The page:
Friday, July 11, 2014

I've Made a Huge Mistake: Arrested Development in the TVCU



I’ve Made a Huge Mistake: Arrested Development in the TVCU

Now the Crossover Timeline about a wealthy family who lost everything and the one son who had no choice but to keep them all together.

If you fear spoilers, turn away now.

C. 1800—Frozen (2013 feature film)
You know the story. The internet hasn’t given you the choice not to.

Princess Elsa of Arendelle has what Wikipedia goes above and beyond its duty to define as “cryokinetic powers.” In English, she makes the snow come down and ice freeze the word. Things happen. A lot of things happen. There’s a marriage that shouldn’t happen, reindeer, plots to steal the throne, true love, sidekicks. A lot. You’ll just need to see it for yourself because, according to Wikipedia, seven hundred words’ worth of things happen. We don’t have time for that.

The villain, however, we do have time for. The plot to seize the Arendellean throne is led by the Duke of Weselton. He’s a small, awful man. Balding and beak-nosed. In order to impress Princess Anna, the Duke launches into his family’s chicken dance.



That chicken dance. 



The infamous Bluth family chicken dance which is a certified hate crime in Mexico.

Since no-one outside the Bluth family would ever be so stupid as to dance this dance, it is a safe assumption the Duke of Weselton is a Bluth—and therefore responsible for everything that follows.

This also provides us a basis for understanding Buster. After a loose seal (no, not a Lucile) bites off his hand, he’s preoccupied with the idea that he’s a monster. A horrible, inhuman monster. The Duke has this same preoccupation with monsters and their lack of humanity. One can’t help but wonder if Buster’s fear of being a monster is from a family folktale about a semi-crippled ice ogre that wanted to gobble him up. . .

2003—Arrested Development—“Pilot”
George Bluth is arrested onboard the Marina S.S. Hornblower.



The ship, presumably, was named after the Napoleonic naval hero Horatio Hornblower. The Marina Hornblower can be seen in the background of many episodes.

2004—Arrested Development—“Good Grief”
Depressed, George Michael Bluth wonders past a bright red doghouse. A beagle is sound asleep on top of it.



I leave it to the reader to decide if Peanuts exists in a time dilation field where no-one ever ages, if Snoopy is immortal and is passed from generation to generation of the Brown family, or if this is one of Snoopy’s great-greatgrand-pups.


2005—Arrested Development—“Sword of Destiny”
The Bluth family meets a Dr. Frank Stein.

As with Snoopy, I leave it to the reader to decide if Dr. Stein is a (distant, ashamed) relation to the Frankensteins, or if she had unnecessarily cruel parents.

2005—Arrested Development—“Spring Breakout”
Lucile Bluth is sequestered at Shady Pines rehab.

Shady Pines is from Golden Girls. This reference was confirmed by producers. It seems that sometime after Golden Girls, the Shady Pines Corporation expanded from rest homes to rehabilitation centers.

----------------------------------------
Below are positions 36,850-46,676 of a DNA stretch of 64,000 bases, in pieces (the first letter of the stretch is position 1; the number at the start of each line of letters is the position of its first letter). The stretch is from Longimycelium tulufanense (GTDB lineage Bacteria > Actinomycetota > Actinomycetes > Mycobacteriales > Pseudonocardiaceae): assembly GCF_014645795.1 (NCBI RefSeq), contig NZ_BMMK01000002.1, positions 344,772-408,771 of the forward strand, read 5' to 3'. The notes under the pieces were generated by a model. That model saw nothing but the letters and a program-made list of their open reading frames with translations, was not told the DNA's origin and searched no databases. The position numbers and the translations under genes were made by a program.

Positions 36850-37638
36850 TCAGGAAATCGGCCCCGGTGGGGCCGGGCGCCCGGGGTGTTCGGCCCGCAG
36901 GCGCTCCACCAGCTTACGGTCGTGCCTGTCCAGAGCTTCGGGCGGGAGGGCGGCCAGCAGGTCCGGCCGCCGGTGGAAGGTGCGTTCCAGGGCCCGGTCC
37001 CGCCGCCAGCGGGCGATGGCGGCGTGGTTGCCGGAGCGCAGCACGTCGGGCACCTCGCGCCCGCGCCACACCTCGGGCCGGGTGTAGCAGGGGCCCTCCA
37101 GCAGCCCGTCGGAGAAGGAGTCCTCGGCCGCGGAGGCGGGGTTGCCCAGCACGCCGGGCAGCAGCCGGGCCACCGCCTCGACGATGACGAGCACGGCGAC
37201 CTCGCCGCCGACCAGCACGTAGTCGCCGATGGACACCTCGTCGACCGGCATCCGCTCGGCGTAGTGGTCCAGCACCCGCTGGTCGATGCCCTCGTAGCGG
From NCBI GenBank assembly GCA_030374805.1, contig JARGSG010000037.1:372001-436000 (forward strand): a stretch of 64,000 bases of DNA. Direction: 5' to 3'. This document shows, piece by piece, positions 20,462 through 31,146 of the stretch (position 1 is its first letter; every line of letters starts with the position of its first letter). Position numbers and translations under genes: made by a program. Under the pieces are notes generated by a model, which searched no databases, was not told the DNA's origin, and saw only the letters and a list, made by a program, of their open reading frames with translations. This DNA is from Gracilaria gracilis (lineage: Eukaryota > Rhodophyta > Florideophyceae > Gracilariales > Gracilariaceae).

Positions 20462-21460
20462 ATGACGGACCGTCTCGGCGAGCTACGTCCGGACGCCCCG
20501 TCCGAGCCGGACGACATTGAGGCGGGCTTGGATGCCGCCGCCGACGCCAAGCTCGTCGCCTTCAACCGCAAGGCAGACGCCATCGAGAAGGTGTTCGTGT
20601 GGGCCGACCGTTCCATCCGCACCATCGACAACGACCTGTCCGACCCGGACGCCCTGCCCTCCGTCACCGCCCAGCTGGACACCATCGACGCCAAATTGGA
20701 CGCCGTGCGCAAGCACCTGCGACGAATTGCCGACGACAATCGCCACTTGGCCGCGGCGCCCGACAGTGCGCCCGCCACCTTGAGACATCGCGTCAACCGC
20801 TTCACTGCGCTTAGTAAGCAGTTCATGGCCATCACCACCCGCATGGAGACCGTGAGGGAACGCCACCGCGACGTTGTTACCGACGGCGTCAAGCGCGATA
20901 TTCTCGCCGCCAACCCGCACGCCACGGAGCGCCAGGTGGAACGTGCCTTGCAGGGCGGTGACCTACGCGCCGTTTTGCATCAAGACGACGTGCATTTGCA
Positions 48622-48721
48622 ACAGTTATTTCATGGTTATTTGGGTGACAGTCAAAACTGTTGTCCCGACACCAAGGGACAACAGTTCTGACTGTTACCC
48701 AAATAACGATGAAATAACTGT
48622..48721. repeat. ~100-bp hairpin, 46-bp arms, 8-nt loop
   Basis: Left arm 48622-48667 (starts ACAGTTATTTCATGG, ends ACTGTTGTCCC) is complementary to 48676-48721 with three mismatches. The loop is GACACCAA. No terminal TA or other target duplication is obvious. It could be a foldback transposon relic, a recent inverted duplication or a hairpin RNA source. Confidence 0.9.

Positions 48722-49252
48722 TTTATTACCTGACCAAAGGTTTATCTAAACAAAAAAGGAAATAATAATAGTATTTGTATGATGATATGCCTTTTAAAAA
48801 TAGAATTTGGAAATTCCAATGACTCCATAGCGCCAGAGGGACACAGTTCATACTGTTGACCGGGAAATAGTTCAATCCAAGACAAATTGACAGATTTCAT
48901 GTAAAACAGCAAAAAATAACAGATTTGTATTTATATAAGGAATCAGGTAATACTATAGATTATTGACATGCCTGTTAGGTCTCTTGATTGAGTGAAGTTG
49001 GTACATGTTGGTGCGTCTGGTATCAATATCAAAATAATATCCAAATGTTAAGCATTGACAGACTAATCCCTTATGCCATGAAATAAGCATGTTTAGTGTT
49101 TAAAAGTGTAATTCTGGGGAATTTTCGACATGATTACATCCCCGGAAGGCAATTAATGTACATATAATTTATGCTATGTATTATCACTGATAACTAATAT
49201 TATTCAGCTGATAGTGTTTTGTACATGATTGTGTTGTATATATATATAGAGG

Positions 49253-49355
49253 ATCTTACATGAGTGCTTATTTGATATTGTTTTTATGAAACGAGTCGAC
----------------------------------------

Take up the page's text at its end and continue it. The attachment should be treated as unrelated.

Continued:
2006—Arrested Development—“Exit Strategy”
Detective Munch leads a scrapbooking club in hopes of getting a confession of treason out of Tobias Funke.



Robert Wronski doesn’t believe this is the same Detective Munch who appeared in just about every television series known to man. According to Rob, “I've been thinking of Detective Munch's appearances in Arrested Development and A Very Brady Sequel. Both take place while Munch is working in the SVU but in both of these he's working in Los Angeles. In Arrested Development, he's billed as Detective Munch and he's working with the CIA to find proof of treason amongst the Bluths. In A Very Brady Sequel, he's only credited as LAPD Detective, and he's working at the city desk. It doesn't make sense that this is the Detective Munch from SVU in these two crossovers, but it would make sense that this is Munch's twin brother, who works as a cop in LA.”

2011—Psych—“Neil Simon’s Lover’s Retreat”
Jerry Kincaid, the victim of the week, has Buster Bluth’s face and mannerisms. One can’t help but wonder just how far Oscar Bluth spread his seed.

Jerry Kincaid and Buster Bluth are played by the same actor, Tony Hale. What elevates this to the level of crossover is how Hale plays Kincaid. Kincaid has Buster’s mannerisms (touching his ear, squinting, the unique walk, the baby-ish mannerisms); these same mannerisms are absent from the rest of Hale’s roles. The reference to Buster was intended; I’ve merely extended this reference into a half-brother.


2013—Arrested Development
The Bluths come back, but aren’t kind enough to bring any crossovers with them.


SKITLANDIA

The Avengers’ Badly Animated Adventures
SHIELD’s lawyer is Barry Zuckercorn, the Bluths’ lawyer.

This is "in" via Rob's International Movie Database rule: if something is cataloged there, it has gained enough prestige,  so to speak, to be formally considered. 

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